A bill just introduced in the New Jersey State Legislature could significantly slow the development of warehouse space even as demand soars nationwide. The bill, sponsored by State Senate President Stephen M. Sweeney, would amend the Municipal Land Use Law (N.J.S.A. 40:55D-1, et seq.) to require a town where a new warehouse development is pending to invite neighboring towns into the land use approval process — thereby extending what is already an onerous, time-consuming, and costly process by requiring an additional layer of approvals. Under the proposed legislation, a host municipality would be required to provide notice to each adjoining municipality whenever an application for a “retail warehouse” is filed and deemed complete and at least 30 days prior to the scheduled public hearing on the application. The bill defines “retail warehouse” as a facility designed for the storage of goods and materials with restricted access to the general public and does not include facilities that repackage or assemble products.
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Ted Zangari Reappointed MXD Counsel to New Jersey Builders Association
Sills Cummis & Gross is pleased to announce that Ted Zangari, Chair of the Firm’s Real Estate Department, has been appointed to another term as Mixed-Use (MXD) Counsel to the New Jersey Builders Association (NJBA). He has served in this capacity for eight years and was among the founders of the MXD division of NJBA nearly a decade ago.
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Good News for Developers: NJ Finally Has a Replacement Redevelopment Incentive Program
The new “NJ Aspire” incentive program, enacted last week by Gov. Murphy as part of the Economic Recovery Act of 2020, is intended to close project financing gaps in proposed redevelopment projects through the issuance of transferable/pledgeable state tax credits. The program replaces the Economic Redevelopment Growth (ERG) grant program that expired in June 2019. The real estate attorneys at Sills Cummis & Gross P.C. have digested the 249-page bill and prepared a detailed summary of the “NJ Aspire” program.
NJ Finally Has a Replacement Business Incentive Program
New Jersey has been without a public financial incentive to attract and retain businesses since June 2019 when the GrowNJ program expired. Earlier this week, Gov. Murphy signed into law the Economic Recovery Act of 2020 which includes a replacement incentive program to be known as “Emerge.” The real estate attorneys at Sills Cummis & Gross P.C. have digested the 249-page bill and prepared a detailed summary of the “Emerge” program.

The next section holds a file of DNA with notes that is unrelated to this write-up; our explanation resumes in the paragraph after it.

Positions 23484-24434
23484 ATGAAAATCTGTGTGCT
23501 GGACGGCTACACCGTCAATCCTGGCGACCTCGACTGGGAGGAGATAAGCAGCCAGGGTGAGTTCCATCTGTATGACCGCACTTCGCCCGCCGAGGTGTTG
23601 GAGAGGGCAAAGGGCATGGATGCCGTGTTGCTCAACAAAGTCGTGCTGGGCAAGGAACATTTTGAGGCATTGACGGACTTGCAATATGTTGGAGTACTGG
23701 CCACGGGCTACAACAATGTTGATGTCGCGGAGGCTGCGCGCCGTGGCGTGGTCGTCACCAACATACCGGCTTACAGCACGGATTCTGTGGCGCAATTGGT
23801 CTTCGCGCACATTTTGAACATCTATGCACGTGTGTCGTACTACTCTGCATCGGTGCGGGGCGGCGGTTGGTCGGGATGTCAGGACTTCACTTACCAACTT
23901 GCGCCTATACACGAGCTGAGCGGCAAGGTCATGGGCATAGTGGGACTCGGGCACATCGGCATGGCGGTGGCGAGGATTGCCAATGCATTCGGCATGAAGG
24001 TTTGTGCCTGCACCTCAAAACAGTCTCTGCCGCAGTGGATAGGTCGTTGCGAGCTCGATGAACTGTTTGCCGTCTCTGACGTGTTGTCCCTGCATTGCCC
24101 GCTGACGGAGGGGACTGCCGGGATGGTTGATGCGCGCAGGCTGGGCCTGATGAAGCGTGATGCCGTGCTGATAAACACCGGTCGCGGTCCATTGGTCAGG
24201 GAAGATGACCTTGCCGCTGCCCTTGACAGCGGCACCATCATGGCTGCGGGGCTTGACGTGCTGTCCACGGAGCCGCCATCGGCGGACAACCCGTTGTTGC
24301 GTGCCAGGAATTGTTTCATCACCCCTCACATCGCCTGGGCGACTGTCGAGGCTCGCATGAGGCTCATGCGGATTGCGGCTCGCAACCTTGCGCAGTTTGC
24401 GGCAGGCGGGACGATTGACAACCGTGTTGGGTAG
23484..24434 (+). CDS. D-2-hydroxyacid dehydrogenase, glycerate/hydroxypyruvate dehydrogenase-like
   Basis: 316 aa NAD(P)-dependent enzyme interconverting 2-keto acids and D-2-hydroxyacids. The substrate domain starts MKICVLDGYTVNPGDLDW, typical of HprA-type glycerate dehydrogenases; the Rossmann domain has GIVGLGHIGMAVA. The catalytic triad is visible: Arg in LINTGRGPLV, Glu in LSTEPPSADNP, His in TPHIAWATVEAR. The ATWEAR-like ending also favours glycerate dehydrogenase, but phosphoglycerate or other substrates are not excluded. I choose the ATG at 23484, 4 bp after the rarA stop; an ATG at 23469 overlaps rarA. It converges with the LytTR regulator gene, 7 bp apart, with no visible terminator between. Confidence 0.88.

Newly Enacted Incentives Legislation Includes Important Amendments Giving Relief to Grow NJ Tax Credit Recipients
Relief Requires Time-Sensitive Action on the Part of Businesses
You may have read that the recently enacted New Jersey Economic Recovery Act of 2020 will create a successor business attraction and retention incentive program to Grow NJ to be known as “Emerge.” Lost in all the news coverage, however, is the fact that this new law includes important amendments to the Grow NJ statute that may provide pandemic-related relief to your company as a tax credit recipient.
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New Jersey Economic Development Authority — News Release: NJEDA Board Approves Brownfields Loan Program
NJEDA Board Approves Brownfields Loan Program
Contact: New Jersey Economic Development Authority
TRENTON, N.J. (November 13, 2020) – The New Jersey Economic Development Authority (NJEDA) Board of Directors today approved the creation of the Brownfields Loan Program. This program will make low-interest loans of up to $5 million available to brownfield redevelopment projects for all aspects of brownfield revitalization, including assessment, investigation, and demolition. It will be one of the only funding sources available to cover pre-construction planning, demolition, asbestos, PCB removal, and lead-based paint remediation. More information is available at https://www.njeda.com/brownfields.
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New Jersey Extends Numerous Permits and Approvals Under the Permit Extension Act of 2020; Mandatory Registration Required by October 8th
On September 8, 2020, the NJ Department of Environmental Protection (“DEP”) issued a Public Notice pursuant to the New Jersey Permit Extension Act of 2020, P.L. 2020, c. 53 (the “Act”), which extended the term of numerous government permits and approvals that were in effect on March 9, 2020. The Act suspends the running of the periods of eligible permits and approvals from March 9, 2020 until six (6) months after the end of the Public Health Emergency declared by Governor Murphy in response to COVID-19.